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Sri Lanka's president sends tanks into streets and refuses to step down


A curfew was briefly lifted today in Sri Lanka. People were allowed out only for a few hours, but tanks are still patrolling the streets. The Indian Ocean nation is in the middle of a spiraling political crisis brought on by an economic one. NPR's Lauren Frayer reports there's lots of uncertainty over what's to come.

UNIDENTIFIED PERSON: (Through megaphone, non-English language spoken).

LAUREN FRAYER, BYLINE: Police with megaphones have ordered anti-government demonstrators out of the protest camps that have become a fixture in Sri Lanka's capital, Colombo. The camps were attacked by government supporters earlier this week, and violence spread across the country. Now police and soldiers have orders to shoot anyone causing disturbance. But some protesters still defied a curfew last night to gather in the rain and once again call for their president's ouster.

UNIDENTIFIED CROWD: (Chanting in non-English language).

FRAYER: Not far away, President Gotabaya Rajapaksa was barricaded in his official residence, protected by soldiers. From there, he gave a somber address to the nation.


PRESIDENT GOTABAYA RAJAPAKSA: (Non-English language spoken).

FRAYER: "My brothers and sisters," he said in his first appearance since the violence began. He appealed for calm and pledged to appoint a new prime minister within a week. His older brother had been in that role, but he resigned after his supporters attacked peaceful protesters. The Rajapaksa brothers have been the focus of months of protests. Many Sri Lankans blame them for mismanaging an economic crisis that's led to food and fuel shortages and rolling blackouts.


INDRAJIT COOMARASWAMY: This is an unprecedented crisis, the scale and magnitude of it.

FRAYER: Indrajit Coomaraswamy is the former governor of Sri Lanka's central bank. He spoke at an Asia Society panel last night, and he said this crisis was brewing for years.


COOMARASWAMI: We have had a toxic mix of populist politics and an entrenched entitlement culture among the people. It has been a high budget deficit, high inflation, high nominal interest rate and largely overvalued and volatile currency economy.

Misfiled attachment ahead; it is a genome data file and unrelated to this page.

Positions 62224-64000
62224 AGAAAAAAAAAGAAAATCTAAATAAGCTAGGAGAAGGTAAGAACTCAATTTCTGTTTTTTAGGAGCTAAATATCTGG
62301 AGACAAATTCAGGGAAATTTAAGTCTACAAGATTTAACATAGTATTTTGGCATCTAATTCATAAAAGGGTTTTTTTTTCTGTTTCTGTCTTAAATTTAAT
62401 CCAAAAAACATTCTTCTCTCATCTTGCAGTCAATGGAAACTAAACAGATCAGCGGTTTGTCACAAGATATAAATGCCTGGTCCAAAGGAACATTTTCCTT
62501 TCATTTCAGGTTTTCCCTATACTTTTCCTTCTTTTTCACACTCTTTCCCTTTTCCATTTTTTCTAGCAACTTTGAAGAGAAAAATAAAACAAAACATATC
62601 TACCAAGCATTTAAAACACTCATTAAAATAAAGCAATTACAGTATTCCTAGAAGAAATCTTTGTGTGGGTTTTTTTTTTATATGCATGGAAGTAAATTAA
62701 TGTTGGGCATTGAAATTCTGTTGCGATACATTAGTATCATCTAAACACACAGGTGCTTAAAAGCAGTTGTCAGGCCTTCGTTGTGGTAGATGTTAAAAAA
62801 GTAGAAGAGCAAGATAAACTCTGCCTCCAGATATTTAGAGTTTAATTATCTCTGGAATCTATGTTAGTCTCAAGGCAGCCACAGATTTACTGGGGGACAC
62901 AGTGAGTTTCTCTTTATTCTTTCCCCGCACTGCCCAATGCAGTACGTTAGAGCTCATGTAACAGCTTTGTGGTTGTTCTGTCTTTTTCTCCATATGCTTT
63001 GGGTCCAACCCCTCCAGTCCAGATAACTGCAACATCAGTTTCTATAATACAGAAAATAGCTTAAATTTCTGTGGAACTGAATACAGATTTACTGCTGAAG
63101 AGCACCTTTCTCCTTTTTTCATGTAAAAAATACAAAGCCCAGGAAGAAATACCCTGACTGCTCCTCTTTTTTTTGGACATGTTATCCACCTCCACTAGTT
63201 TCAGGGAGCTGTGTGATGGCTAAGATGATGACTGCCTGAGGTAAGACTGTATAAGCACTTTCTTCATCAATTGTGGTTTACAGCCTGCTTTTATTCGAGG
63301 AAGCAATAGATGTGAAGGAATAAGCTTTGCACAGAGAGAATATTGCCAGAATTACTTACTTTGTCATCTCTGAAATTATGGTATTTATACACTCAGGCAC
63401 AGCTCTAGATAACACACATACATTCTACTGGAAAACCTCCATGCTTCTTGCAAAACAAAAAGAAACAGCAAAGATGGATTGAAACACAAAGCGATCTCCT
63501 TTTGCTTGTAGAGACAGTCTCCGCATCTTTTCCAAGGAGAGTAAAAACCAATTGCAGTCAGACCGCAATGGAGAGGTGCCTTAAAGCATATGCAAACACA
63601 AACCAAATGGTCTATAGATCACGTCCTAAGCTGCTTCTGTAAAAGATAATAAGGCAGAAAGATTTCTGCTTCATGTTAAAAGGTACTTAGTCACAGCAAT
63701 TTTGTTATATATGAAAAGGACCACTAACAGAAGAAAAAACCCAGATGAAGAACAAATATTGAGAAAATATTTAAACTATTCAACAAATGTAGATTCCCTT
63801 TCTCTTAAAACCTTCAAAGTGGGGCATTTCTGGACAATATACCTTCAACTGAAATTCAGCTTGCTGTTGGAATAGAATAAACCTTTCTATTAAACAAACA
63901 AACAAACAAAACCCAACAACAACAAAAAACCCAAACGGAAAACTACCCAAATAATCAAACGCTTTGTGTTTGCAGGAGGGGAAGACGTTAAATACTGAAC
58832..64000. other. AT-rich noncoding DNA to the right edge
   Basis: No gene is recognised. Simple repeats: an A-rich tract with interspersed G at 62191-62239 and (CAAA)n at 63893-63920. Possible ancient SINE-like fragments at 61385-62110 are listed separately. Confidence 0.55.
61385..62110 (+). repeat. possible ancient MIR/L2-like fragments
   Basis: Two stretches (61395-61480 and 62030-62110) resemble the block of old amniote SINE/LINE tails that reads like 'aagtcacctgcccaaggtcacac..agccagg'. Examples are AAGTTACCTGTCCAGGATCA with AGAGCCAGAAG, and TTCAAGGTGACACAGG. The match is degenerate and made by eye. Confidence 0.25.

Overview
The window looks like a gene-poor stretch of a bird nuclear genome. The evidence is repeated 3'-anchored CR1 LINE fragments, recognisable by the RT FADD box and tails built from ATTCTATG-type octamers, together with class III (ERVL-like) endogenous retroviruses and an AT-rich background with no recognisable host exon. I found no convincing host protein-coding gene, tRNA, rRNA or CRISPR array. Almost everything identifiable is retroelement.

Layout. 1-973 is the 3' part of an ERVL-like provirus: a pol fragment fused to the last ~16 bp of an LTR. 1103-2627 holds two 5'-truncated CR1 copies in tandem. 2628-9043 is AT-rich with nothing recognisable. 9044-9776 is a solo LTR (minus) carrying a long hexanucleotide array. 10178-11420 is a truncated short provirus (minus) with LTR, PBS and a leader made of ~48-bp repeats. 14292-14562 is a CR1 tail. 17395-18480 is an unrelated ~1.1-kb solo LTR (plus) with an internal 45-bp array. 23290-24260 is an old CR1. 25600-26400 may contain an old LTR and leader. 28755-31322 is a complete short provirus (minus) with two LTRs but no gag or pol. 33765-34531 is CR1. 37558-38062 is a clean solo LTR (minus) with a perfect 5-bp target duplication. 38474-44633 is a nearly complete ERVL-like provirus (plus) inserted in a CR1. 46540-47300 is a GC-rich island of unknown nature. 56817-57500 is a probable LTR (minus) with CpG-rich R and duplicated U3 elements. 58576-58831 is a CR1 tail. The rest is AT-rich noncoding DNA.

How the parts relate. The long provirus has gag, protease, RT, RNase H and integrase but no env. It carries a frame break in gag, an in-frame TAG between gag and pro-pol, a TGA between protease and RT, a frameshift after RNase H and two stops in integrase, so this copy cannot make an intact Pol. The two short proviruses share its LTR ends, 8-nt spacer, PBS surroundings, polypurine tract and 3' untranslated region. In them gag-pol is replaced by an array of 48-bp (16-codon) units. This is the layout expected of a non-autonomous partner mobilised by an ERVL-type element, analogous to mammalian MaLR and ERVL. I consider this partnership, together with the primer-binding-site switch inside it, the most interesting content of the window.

FRAYER: Those economic problems exploded under populist leadership and when global energy prices soared. President Rajapaksa was democratically elected 2 1/2 years ago. And in his address to the nation last night, he made clear he does not plan to step down. He did say he's willing to eventually abolish the executive presidency, which gives him sweeping powers as head of state and as head of government. But he gave no timeline for that.

So for now, tanks patrol the streets. Sri Lanka remains in a state of emergency, which gives Rajapaksa even greater powers. The military is protecting him, and that's worrying, says analyst Bhavani Fonseka at Sri Lanka's Centre for Policy Alternatives.

BHAVANI FONSEKA: Under the Rajapaksas, we have seen the strengthening and entrenching of the military in Sri Lanka in terms of governance, in terms of civil administration. And they are an extremely powerful entity at the moment.

FRAYER: She's worried Sri Lanka could go from being ruled by one family, the Rajapaksas, to being ruled by the military if rival politicians can't establish a civilian government in the coming days.

Lauren Frayer, NPR News, Mumbai. Transcript provided by NPR, Copyright NPR.

Lauren Frayer covers India for NPR News. In June 2018, she opened a new NPR bureau in India's biggest city, its financial center, and the heart of Bollywood—Mumbai.

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